When the election is over and a winner is declared, the margin of victory can tell you a lot.
Consider these examples:
Open elections encourage opposition. While a decisive victory in the popular vote can demonstrate a strong mandate from voters for the winner’s agenda, too big a victory calls into question the legitimacy of the entire election.
Irfan Nooruddin, a professor at Georgetown University who studies elections around the world, said elections in which candidates win by nearly 100 percent — or “super margins” — usually signal an authoritarian ruler is suppressing opposition.
These days, Nooruddin said, that suppression usually takes the form of opposition candidates being harassed and intimidated before Election Day and being restricted from access to campaign funds and news media.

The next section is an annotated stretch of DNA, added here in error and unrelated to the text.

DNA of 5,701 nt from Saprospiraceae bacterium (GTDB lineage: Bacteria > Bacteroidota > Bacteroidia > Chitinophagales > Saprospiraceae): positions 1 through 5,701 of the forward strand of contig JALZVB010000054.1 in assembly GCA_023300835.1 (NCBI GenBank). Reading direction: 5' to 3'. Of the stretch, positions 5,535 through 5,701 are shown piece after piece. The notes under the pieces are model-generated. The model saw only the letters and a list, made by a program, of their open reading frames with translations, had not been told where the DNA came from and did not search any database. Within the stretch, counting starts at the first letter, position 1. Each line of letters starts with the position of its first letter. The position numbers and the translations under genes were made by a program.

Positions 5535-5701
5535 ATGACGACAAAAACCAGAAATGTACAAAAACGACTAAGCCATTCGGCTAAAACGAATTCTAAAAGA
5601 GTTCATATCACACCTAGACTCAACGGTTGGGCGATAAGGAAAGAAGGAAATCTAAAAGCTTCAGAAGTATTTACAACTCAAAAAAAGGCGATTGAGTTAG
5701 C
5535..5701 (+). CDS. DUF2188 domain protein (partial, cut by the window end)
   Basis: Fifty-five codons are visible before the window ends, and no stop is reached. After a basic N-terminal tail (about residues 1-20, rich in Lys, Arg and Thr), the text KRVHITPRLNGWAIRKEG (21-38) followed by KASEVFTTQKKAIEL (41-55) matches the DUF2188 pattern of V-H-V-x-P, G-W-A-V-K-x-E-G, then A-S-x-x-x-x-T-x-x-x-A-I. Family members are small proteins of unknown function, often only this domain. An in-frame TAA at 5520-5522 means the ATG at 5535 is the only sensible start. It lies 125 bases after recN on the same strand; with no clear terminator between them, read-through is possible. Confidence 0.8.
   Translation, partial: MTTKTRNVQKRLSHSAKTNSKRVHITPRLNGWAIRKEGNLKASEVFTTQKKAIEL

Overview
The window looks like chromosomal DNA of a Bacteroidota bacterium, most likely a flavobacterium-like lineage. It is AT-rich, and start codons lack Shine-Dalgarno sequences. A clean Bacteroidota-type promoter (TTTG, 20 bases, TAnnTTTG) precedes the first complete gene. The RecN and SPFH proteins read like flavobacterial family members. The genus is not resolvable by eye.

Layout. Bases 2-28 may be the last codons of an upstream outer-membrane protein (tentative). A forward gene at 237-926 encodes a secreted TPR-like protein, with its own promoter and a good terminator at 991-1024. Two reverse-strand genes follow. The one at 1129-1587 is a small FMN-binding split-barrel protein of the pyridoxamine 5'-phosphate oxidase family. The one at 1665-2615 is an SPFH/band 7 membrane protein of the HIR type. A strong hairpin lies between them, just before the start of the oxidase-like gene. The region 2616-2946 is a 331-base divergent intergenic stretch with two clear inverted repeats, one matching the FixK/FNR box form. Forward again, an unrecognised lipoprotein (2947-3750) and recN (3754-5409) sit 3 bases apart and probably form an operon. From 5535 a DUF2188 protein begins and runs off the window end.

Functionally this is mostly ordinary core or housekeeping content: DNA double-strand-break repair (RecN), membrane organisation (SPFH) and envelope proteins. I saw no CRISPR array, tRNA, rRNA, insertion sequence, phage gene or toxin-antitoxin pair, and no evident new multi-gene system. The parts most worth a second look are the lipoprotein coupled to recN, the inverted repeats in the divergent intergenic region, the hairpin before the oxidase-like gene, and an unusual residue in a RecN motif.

Thanks to the work of international election monitors, Nooruddin said, “Election Day integrity is higher than it’s been in decades.” But the increased attention on Election Day transparency has “forced would-be autocrats to move the manipulation to before the election.”
Tactics such as jailing opposition leaders, criminalizing peaceful protest and cracking down on social media in the run-up to an election undermine the legitimacy of the election before the polls even open. “When the observers aren’t present,” Nooruddin said, “that’s when democracy becomes vulnerable.”
Some democracies employ parliamentary systems, which frequently require parties to form coalitions when no single party commands majority support. For instance:
- Germany’s 2017 election saw Angela Merkel’s Christian Democratic Union/Christian Social Union win the highest percentage of votes with 33 percent.
- Israel’s Likud party won that country’s 2015 legislative election with only 23.4 percent of the vote.
- Japan’s Liberal Democratic party stayed in power after the 2017 general election with 33.28 percent of the vote.
In anticipation of Venezuela’s 2018 election, State Department spokesperson Heather Nauert said free and fair elections “must include the full participation of political parties and political leaders, a proper electoral calendar, credible international observation and an independent electoral authority.”